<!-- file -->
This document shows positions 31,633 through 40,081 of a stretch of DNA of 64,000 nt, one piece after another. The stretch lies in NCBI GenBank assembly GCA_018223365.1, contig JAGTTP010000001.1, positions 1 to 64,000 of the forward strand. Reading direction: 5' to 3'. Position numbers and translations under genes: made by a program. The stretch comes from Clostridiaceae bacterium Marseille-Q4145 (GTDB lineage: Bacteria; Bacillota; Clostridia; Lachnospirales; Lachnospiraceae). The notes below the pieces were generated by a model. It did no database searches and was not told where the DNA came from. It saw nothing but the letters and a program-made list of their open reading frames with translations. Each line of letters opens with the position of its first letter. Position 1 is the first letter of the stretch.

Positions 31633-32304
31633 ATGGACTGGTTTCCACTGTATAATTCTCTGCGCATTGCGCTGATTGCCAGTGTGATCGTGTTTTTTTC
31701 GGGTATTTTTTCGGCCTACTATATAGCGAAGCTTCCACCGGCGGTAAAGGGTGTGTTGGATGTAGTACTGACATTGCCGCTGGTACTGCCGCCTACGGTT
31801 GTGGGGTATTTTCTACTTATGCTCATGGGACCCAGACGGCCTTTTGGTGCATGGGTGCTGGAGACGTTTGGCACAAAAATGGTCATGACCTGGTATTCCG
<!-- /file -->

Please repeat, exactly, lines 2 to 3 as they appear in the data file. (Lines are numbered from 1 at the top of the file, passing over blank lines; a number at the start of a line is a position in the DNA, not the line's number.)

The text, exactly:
Positions 31633-32304
31633 ATGGACTGGTTTCCACTGTATAATTCTCTGCGCATTGCGCTGATTGCCAGTGTGATCGTGTTTTTTTC